3 Page 9 Page 2 AMANDA CLEMENT: THE UMPIRE IN A SKIRT In a day and age when opportunities for women in sports were limited, Marilyn Kratz tells about a young woman who bravely challenged this practice and earned respect for her efforts and ability. IT WAS A HOT SUNDAY AFTERNOON in Hawarden, a small town in western Iowa. Amanda Clement was sixteen years old. She sat quietly in the grandstand with her mother but she imagined herself right out there on the baseball diamond with the players. Back home in Hudson, South Dakota, her brother Hank and his friends often asked her to umpire games. Sometimes, she was even allowed to play first base. Today, Mandy, as she was called, could only sit and watch Hank pitch for Renville against Hawarden. The year was 1904, and girls were not supposed to participate in sports. But when the umpire for the preliminary game between two local teams didn’t arrive, Hank asked Mandy to make the calls. Mrs. Clement didn’t want her daughter to umpire a public event, but at last Hank and Mandy persuaded her to give her consent. Mandy eagerly took her position behind the pitcher’s mound. Because only one umpire was used in those days, she had to call plays on the four bases as well as strikes and balls. Mandy was five feet ten inches tall and looked very impressive as she accurately called the plays. She did so well that the players for the big game asked her to umpire for them—with pay! Mrs. Clement was shocked at that idea. But Mandy finally persuaded her mother to allow her to do it. Amanda Clement became the first paid woman baseball umpire on record. WORK WANTED Dave comes home from school and learns about a big change his family is about to experience. Read to find out what happens. THE MOMENT I OPENED the front door that afternoon I noticed that the house was different. Maybe I just missed the sound of the television. All that winter and spring when I came home from school, Dad had been slumped in an easy chair in front of the TV. “Paper here yet, Dave?” he would ask. Then, if the paper had come, he immediately turned to the “Help Wanted” column. It never took long to go through the list of jobs. There wasn’t much work in Woodgrove since the lumber mill closed down. That Friday, however, the sounds in the house were different. Mom was rattling pots and pans. Dad was whistling. “What’s going on?” I asked, looking at all the cardboard boxes piled up in the living room. Mom came through from the kitchen, pushing her hair back from her forehead. Dad came out of the back room at the same time. “Tell him, Jim!” Mom said. Her eyes were bright, and she looked younger somehow. “ I’ve got a job, Dave! We’re going up to Quartz Mountain Research Station for the summer. I’m going to be caretaker there. Where’s the letter about it, Molly?” It took Mom a while to find the letter in the jumble of papers on the table. It was written on official-looking paper from Cascade University. It said: Dear Mr. Matheson, We are pleased to inform you that you have been chosen as caretaker for Quartz Mountain Research Station this summer. Because of budget cuts, the laboratory will not be fully used, but we do expect some scientists to be there by June 1. You and your family will stay in one of the staff houses. Dr. Barlow will be writing to you with more details about the job. Yours sincerely, Jeremy Johnson Oregon Dept. of Education… Office of Assessment and Information Services Sample Test, Grade 4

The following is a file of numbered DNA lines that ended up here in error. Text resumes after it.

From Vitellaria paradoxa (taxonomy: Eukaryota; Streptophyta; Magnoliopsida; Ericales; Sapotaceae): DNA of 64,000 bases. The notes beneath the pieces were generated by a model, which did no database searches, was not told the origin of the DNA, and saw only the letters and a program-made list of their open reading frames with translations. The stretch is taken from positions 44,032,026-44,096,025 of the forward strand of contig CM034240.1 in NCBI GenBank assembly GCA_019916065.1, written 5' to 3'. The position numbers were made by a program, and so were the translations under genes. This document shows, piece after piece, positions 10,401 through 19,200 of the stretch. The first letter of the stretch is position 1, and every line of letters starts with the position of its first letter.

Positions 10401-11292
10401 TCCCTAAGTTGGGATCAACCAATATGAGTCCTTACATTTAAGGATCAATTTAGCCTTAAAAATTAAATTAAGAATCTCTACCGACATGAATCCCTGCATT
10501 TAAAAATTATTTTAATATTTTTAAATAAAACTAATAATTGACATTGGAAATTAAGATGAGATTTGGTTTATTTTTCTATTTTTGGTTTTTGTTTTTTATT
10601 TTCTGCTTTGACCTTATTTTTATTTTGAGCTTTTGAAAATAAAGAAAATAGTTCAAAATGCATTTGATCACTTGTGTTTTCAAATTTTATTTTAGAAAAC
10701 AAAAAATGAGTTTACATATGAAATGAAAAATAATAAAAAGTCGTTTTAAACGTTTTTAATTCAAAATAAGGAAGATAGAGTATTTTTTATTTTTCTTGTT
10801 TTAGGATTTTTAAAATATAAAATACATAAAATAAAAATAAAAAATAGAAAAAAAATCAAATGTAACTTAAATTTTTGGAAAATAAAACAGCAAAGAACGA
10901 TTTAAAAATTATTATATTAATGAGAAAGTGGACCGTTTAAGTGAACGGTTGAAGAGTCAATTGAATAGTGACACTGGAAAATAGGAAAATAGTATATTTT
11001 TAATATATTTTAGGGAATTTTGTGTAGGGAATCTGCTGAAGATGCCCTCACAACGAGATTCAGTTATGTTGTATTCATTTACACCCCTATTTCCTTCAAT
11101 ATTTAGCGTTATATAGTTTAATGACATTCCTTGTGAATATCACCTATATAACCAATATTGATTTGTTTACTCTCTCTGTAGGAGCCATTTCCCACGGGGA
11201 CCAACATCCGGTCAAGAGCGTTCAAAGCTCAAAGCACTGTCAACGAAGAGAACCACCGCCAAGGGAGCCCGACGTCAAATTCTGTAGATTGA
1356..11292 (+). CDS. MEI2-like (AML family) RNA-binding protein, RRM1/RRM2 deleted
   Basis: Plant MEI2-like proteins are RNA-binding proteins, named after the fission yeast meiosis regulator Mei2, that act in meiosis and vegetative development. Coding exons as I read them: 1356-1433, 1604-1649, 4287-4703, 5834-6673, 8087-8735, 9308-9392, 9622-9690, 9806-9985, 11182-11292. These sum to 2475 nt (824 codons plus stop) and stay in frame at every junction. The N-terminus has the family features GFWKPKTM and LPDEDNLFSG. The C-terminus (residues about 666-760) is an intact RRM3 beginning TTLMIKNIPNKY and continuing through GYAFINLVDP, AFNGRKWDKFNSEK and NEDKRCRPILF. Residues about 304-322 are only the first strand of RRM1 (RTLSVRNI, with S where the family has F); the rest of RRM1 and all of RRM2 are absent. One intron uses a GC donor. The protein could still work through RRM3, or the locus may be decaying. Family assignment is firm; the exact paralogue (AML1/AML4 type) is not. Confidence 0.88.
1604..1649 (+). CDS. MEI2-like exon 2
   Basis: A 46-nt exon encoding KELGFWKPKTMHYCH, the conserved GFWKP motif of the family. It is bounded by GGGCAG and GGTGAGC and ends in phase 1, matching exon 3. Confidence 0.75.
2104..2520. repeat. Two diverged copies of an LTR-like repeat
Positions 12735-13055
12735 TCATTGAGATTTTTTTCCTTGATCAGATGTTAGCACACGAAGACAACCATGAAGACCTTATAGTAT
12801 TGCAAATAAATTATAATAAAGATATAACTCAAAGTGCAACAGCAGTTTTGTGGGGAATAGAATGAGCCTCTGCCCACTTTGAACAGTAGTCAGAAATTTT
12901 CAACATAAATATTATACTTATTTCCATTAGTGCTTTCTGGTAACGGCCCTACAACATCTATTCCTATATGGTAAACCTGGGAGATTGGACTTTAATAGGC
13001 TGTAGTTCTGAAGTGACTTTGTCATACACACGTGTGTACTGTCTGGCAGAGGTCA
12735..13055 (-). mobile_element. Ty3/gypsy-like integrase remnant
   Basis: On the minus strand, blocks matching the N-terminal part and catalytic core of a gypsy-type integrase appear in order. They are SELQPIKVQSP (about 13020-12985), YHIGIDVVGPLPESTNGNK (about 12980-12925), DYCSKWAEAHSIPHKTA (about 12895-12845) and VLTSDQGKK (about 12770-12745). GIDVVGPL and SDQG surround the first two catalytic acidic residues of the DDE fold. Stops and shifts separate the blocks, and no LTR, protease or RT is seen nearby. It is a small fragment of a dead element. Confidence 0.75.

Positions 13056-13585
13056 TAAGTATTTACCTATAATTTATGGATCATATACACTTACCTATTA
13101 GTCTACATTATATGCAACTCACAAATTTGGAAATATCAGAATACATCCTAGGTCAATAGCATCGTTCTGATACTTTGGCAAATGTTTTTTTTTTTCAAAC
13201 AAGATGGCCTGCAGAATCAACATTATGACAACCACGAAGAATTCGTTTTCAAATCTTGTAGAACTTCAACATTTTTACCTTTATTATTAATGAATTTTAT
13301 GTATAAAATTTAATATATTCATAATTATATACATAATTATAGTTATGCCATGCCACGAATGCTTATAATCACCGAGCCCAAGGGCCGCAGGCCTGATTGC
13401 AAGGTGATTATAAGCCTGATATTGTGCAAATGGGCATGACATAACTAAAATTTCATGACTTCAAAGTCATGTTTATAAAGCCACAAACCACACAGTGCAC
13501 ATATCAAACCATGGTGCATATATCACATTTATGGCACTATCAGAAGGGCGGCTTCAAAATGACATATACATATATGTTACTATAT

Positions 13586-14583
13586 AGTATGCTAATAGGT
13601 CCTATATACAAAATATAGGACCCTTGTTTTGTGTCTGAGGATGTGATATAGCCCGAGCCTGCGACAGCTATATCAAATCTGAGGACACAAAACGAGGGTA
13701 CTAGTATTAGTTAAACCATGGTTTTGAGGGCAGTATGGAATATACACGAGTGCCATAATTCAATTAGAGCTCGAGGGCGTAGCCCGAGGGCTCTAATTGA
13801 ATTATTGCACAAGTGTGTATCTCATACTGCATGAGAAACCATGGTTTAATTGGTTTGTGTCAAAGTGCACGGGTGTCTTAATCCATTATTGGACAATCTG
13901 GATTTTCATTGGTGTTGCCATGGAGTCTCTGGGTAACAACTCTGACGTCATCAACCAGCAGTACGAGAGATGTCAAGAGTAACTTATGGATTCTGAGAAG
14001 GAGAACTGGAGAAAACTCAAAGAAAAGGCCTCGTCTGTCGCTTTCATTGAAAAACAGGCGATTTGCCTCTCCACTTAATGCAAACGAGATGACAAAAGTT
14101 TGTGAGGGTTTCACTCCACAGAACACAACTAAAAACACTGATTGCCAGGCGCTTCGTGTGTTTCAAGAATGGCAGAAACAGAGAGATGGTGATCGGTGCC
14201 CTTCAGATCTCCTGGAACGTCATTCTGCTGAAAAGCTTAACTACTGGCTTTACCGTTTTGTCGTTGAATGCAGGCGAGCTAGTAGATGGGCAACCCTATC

4 Page 8Page 3 Mandy’s fame spread quickly. Before long, she was umpiring games in North and South Dakota, Iowa, Minnesota, and Nebraska. Flyers, sent out to announce upcoming games, called Mandy the “World Champion Woman Umpire.” Her uniform was a long blue skirt, a black necktie, and a white blouse with UMPS stenciled across the front. Mandy kept her long dark hair tucked inside a peaked cap. She commanded respect and attention—players never said, “Kill the umpire!” They argued more politely, asking, “Beg your pardon, Miss Umpire, but wasn’t that one a bit high?” Mandy is recognized in the Baseball Hall of Fame in Cooperstown, New York; the Women’s Sports Hall of Fame; and the Woman’s Sports Foundation in San Francisco, California. In 1912, she held the world record for a woman throwing a baseball: 279 feet. Mandy’s earnings for her work as an umpire came in especially handy. She put herself through college and became a teacher and coach, organizing teams and encouraging athletes wherever she lived. Mandy died in People who knew her remember her for her work as an umpire, teacher, and coach, and because she loved helping people as much as she loved sports. AMANDA CLEMENT: THE UMPIRE IN A SKIRT 1.The story says that Mandy finally persuaded her mother. When used this way, the word persuaded means A.convinced. B.told. C.helped. D.confused. 2.Mandy wore her hair tucked inside a cap. What does the word tucked mean in this article? A.Long B.Hidden C.Rolled in a ball D.Hanging down from The Ant and the Elephant A Retelling of an Aesop Fable There was once a lonely little ant stranded on a blade of grass in the middle of a river. He had climbed unto the blade to get a better view and then found he couldn’t get off! He called out for help but none of the other jungle animals would stop by to help him. They all refused to help a “lowly little ant.” The ant was about to give up when an elephant stomped by and noticed the little creature on the blade of grass.“ Don’t worry little ant,” the elephant said. The elephant commenced to pulling a huge tree out of the ground with its strong muscular trunk and then laid it in the river by the blade of grass. The little ant happily climbed up the tree out of the river and said, “Thank you Elephant for saving me.” The elephant was a kind animal and helped many other animals when they needed help as he traveled through the jungle. However, none of the other animals thanked the elephant (as the ant had!). This made the elephant said but he helped them anyway. Then one day the elephant falls into a deep ravine and can’t get out. He yells out many times for help as other animals pass him by. When he is ready to give up and die, a horde of ants crawl down into the ravine and carry him to safety. The Ant and the Elephant 7.They all refused to help a “lowly little ant.” What does lowly little ant mean in this fable? Lowly means A.common and not important. B.not a big animal. C.Alone. D.not as high as some animals. 8.The elephant commenced to pulling a tree out of the ground. Commenced means A.stopped. B.began. C.could not. D.asked permission. © Rick and Susan Richmond Oregon Dept. of Education… Office of Assessment and Information Services Sample Test, Grade 4